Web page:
Max Gerber] I am often asked whether I agree with the new group selectionists, and the questioners are always surprised when I say I do not.
Widtsoe, a member of the Quorum of the Twelve Apostles, debunked the more-women-than-men myth, but many members continue to use it. Plural marriage has been a subject of wide and frequent comment. Members of the Church unfamiliar with its history, and many non-members, have set up fallacious reasons for the origin of this system of marriage among the Latter-day Saints.
The most common of these conjectures is that the Church, through plural marriage, sought to provide husbands for its large surplus of female members.
The implied assumption in this theory, that there have been more female than male members in the Church, is not supported by existing evidence. On the contrary, there seem always to have been more males than females in the Church.
Families—father, mother, and children—have most commonly joined the Church. Of course, many single women have become converts, but also many single men. The United States census records from toand all available Church records, uniformly show a preponderance of males in Utah, and in the Church.
Indeed, the excess in Utah has usually been larger than for the whole United States, as would be expected in a pioneer state.
The births within the Church obey the usual population law—a slight excess of males. Orson Pratt, writing in from direct knowledge of Utah conditions, when the excess of females was supposedly the highest, declares against the opinion that females outnumbered the males in Utah.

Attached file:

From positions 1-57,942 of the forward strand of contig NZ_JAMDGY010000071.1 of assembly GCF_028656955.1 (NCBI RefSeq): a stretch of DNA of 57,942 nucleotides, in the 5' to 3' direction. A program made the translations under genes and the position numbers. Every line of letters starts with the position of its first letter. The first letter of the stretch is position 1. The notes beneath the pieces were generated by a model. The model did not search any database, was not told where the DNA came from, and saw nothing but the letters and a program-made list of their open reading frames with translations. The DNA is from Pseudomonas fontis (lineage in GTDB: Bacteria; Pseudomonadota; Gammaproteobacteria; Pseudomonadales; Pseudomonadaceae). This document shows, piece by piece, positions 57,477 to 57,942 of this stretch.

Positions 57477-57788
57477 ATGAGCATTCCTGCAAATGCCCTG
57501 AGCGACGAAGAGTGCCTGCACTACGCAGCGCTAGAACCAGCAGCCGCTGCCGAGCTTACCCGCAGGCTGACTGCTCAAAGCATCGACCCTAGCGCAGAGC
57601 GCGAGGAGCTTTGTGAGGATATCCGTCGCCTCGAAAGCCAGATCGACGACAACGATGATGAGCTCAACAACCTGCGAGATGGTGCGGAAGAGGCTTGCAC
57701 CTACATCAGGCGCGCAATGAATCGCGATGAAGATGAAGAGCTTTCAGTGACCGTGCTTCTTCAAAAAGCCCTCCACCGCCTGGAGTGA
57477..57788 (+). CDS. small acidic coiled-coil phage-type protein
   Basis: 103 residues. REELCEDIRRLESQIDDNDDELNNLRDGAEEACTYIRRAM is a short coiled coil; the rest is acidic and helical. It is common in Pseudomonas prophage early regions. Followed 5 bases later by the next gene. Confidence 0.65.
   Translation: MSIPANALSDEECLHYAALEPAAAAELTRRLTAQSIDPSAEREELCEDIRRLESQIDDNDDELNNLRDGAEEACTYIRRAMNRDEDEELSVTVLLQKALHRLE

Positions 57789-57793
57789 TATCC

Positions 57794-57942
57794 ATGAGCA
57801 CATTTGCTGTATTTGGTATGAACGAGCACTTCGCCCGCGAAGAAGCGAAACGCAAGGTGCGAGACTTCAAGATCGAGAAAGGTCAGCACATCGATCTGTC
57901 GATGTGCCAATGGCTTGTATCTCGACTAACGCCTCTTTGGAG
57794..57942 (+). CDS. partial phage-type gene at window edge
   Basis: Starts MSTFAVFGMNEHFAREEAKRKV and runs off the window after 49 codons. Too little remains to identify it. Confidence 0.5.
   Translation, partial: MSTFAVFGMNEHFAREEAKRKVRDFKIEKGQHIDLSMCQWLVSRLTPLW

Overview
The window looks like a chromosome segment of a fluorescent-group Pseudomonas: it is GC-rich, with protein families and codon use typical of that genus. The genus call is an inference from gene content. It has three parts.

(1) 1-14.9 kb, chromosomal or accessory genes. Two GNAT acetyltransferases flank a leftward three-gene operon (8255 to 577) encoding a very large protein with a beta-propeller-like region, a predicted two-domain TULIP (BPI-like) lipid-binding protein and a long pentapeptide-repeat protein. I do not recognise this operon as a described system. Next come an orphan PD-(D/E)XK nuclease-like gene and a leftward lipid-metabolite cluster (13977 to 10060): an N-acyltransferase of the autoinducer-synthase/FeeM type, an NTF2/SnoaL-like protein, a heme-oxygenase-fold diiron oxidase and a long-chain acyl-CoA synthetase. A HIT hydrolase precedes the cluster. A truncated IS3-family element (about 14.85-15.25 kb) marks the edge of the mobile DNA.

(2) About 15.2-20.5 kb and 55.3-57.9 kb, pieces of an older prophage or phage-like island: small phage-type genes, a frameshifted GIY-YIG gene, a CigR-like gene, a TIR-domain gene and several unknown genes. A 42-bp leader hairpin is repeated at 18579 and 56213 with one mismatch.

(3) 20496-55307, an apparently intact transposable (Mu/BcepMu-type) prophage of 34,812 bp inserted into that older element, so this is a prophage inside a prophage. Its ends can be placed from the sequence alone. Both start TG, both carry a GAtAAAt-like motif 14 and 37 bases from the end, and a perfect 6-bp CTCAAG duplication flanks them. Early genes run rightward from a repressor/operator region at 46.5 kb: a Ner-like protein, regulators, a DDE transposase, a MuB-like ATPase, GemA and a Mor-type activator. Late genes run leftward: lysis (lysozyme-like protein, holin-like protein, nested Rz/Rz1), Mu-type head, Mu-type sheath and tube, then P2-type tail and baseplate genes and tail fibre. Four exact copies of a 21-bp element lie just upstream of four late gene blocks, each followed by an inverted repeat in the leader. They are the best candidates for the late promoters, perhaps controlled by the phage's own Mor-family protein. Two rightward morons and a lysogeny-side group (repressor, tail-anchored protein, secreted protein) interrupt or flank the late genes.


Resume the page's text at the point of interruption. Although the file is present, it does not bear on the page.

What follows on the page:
The theory that plural marriage was a consequence of a surplus of female Church members fails from lack of evidence… Another conjecture is that the people were few in number and that the Church, desiring greater numbers, permitted the practice so that a phenomenal increase in population could be attained.
This is not defensible, since there was no surplus of women… Evidences and Reconciliations, John A. Widtsoe Bookcraft, pp. An example from the U. Census recordswhich Elder Widtsoe referred to, indicates that in there were 5, males and 4, females in Hancock County, Illinois Nauvoo being the primary population center.
Counting just those persons between the ages of 15 and 40, there were 2, men and 1, women. To Increase the membership of the Church rapidly? A related justification for polygamy is that polygamy was an effective way to rapidly increase the membership of the Church.
However, a group of women can have far more children if they each have their own husband instead of sharing one man. For example, Brigham Young reportedly had only 57 children by some 29 child-bearing wives out of the 55 total women he married. If each of those women had their own husbands they may have had or more children in total.
The essay focuses on polygamy between and after Joseph Smith. Footnote 6 in that essay states in part: Studies have shown that monogamous women bore more children per wife than did polygamous wives except the first.
This admission is interesting as it seems to counter what the Church said in their other essay on: Years later in Utah, participants in Nauvoo plural marriage discussed their motives for entering into the practice.
God declared in the Book of Mormon that monogamy was the standard; at times, however, He commanded plural marriage so His people could "raise up seed unto [Him]. So what is it: Year of Polygamy Podcasts LDS scriptures condemn polygamy…sort of The first edition of the Doctrine and Covenants called the Book of Commandments, included a section denying any practice of polygamy:Until November 8, Melania Trump’s marriage provided her with a golden Fifth Avenue fortress, at a price—putting up with her husband’s humiliations and boorishness.
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Marriage has gone through profound changes over the last five decades, but we continue to speak about it as though it’s the same old familiar pattern. To see how much has changed; I am going to look at the shift from the forties, to the sixties, to today.
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